Media Releases - 26 June 2020
The Wilderness Society Tasmania’s response to the Draft Tourism Master Plan
The draft Tourism Master Plan (TMP) for the Tasmanian Wilderness World Heritage Area (TWWHA) was released for public comment in March 2020. The comment period has been extended to 25 June in recognition of the disruption caused by COVID-19. The drafting of the TMP responds to a recommendation of the joint IUCN / ICOMOS Reactive Monitoring Mission in 2015 that followed concerns regarding the then-draft TWWHA Management Plan expressed to the World Heritage Committee.
The final (watered-down) 2016 TWWHA Management Plan requires the development of a “Tourism Master Plan for the TWWHA in consultation with the tourism industry, Tasmanian Aboriginal people and other key stakeholders”.
The Wilderness Society Tasmania, along with other environment groups, has decided not to participate in the consultation process on the TMP for the following reasons.
The draft plan looks beautiful. There are luxurious photographs of wilderness. It says all the right things. But it is an exercise in parallel universalism because, while consulting on a tourism master plan, Tasmania’s Liberal State Government’s policy is to “unlock” Tasmania’s national parks to private comercial tourism development, which degrades natural and wilderness values and excludes existing users. There is a direct contradiction between the TMP and with the policy reality ‘on the ground’.
A good example of this policy incoherence is in the section of the plan that discusses the TWWHA’s Self-Reliant Recreation Zone, which it describes as somewhere people “can achieve a high level of independence in experiencing the Tasmanian wilderness… good old-fashioned peace and quiet [and connect] with nature through quiet contemplation”.
This is the very same zone that the Government is actively helping to privatise for the luxury, helicopter-accessed accommodation that constitutes Wild Drake’s Lake Malbena proposal.
The Government’s policy is to ‘unlock the parks’, which effectively entails the privatisation of Tasmania’s national parks and World Heritage wilderness. The means by which this policy of park privatisation happens is through the Government’s tourism Expressions of Interest process, which solicits proposals from developers to develop national parks. (The Government refused to pause the EOI process, while consulting on this plan.)
There is also the Government’s overarching tourism policy, T21, which has a single priority: to increase the number of visitors to Tasmania (to 1.5 million by 2021). This is a fundamentally unsustainable approach to tourism in Tasmania, especially with regard to the State’s national parks and wilderness areas. These two policies and the EOI process don’t feature significant requirement for sustainable tourism.
The TMP acknowledges (p54) that high visitor numbers … can result in poor experience, negative environmental impacts and recreational/visitor displacement. But the plan doesn’t provide advice on how to manage these impacts, which are the direct result of Government tourism policy.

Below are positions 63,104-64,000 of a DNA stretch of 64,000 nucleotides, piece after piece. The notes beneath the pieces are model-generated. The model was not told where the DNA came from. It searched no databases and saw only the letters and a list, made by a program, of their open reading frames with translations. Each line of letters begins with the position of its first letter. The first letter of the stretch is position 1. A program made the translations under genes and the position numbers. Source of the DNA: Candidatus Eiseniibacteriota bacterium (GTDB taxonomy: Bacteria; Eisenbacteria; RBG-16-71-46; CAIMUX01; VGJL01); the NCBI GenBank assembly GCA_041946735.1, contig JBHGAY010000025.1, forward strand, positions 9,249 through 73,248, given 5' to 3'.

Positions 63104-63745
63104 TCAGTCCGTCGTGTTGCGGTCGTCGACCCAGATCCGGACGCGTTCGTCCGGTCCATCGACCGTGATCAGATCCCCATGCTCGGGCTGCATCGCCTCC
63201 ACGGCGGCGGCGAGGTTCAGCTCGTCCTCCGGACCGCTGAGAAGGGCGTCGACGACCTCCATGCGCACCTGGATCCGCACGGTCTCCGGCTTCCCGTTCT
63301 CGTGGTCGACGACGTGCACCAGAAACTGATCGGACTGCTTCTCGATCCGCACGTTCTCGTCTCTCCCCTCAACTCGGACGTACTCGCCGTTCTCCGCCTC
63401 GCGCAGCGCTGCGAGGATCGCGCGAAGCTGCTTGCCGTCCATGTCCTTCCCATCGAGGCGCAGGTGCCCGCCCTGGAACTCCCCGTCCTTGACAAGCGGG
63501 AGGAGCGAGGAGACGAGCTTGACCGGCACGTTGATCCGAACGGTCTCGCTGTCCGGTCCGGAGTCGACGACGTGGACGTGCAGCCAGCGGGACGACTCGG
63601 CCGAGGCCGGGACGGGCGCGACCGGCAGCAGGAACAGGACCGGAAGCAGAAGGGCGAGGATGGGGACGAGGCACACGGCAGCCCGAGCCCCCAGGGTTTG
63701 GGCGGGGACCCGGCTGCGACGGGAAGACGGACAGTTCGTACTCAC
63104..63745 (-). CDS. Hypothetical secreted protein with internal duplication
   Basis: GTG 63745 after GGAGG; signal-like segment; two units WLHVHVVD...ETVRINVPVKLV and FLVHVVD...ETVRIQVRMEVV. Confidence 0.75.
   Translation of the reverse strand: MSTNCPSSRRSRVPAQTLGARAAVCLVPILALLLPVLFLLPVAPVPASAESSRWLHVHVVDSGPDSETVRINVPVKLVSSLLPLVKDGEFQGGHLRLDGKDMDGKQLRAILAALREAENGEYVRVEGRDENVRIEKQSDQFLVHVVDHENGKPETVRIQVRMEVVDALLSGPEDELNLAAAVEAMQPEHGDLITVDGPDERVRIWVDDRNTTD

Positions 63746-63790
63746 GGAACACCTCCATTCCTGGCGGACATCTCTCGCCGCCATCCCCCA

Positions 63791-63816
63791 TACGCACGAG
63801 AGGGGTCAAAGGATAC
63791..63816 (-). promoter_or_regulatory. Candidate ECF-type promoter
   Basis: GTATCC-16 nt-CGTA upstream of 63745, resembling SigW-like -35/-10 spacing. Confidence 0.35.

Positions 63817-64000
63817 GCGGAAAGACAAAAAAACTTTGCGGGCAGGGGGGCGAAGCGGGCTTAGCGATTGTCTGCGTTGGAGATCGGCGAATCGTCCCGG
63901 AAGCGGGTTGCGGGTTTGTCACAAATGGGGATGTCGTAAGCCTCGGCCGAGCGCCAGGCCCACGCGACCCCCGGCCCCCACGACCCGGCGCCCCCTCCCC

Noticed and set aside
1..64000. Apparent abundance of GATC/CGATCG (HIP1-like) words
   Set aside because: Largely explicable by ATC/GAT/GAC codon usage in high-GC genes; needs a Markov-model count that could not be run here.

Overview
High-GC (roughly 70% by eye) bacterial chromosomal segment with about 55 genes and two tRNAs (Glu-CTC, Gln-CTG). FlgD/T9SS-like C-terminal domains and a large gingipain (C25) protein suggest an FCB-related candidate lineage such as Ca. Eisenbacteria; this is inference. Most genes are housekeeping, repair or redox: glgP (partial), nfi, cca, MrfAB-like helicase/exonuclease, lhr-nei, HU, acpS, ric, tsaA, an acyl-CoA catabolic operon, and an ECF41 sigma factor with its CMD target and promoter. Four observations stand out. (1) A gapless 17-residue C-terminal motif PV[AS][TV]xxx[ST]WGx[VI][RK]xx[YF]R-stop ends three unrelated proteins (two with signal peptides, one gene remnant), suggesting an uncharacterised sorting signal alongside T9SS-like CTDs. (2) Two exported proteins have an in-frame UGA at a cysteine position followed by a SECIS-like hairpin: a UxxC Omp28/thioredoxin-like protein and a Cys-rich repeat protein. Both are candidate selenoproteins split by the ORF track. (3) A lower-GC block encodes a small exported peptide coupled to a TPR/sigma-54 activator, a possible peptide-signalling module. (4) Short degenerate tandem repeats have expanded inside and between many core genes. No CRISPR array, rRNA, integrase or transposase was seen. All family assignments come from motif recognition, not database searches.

The Tourism Master Plan is non-statutory, and can only seek to influence tourism policy within the parameters set by the statutory TWWHA Management Plan. On the basis that it is not a stand-alone plan to guide the future of tourism in the TWWHA. Therefore, there is little scope for the TMP to affect tourism policy.
Tasmania lacks any sustainable tourism criteria and the TMP fails to discuss how a framework could help tourism operators moderate impacts on the TWWHA and for visitors to know whether a tourism operator takes sustainability seriously or not.
The importance of protecting the Outstanding Universal Value (OUV) of the TWWHA is mentioned frequently but there is little or no mention of protecting lesser, but still significant, natural, ecological and cultural values, including Aboriginal cultural heritage, especially protecting the experience of existing users.
The vast majority of objections to the proposed Lake Malbena helicopter accessed tourism development related to the impacts of the proposal on the wilderness experience of existing users. The plan fails to set out how it would manage this issue.
Despite acknowledgement that wilderness is fundamental to the integrity of the TWWHA (management plan, page 174) it fails to include criteria about how to protect it.
The Plan’s definition of ‘sustainable tourism’ is not credible, describing it as “a level of tourism able to be maintained, including at a certain rate of growth, taking into account social, economic and environmental factors”. This definition is not consistent with industry best practice, which offers more credible and rigorous definitions of sustainable tourism.
The United Nations Tourism World Organisation (UNTWO), the Cape Town Declaration and Global Sustainable tourism Council all provide strong definitions of and criteria for ‘sustainable tourism’ to a stronger standard than the TMP’s definition.
Recent history has shown that the Government has no appetite to consider public submissions that diverge from a decision it has already made and is even less likely to alter its plans based on public submissions.
For all these reasons, The Wilderness Society Tasmania will not be providing a submission to this draft plan.
(With thanks to the Tasmanian National Parks Association for its help with some of this information.)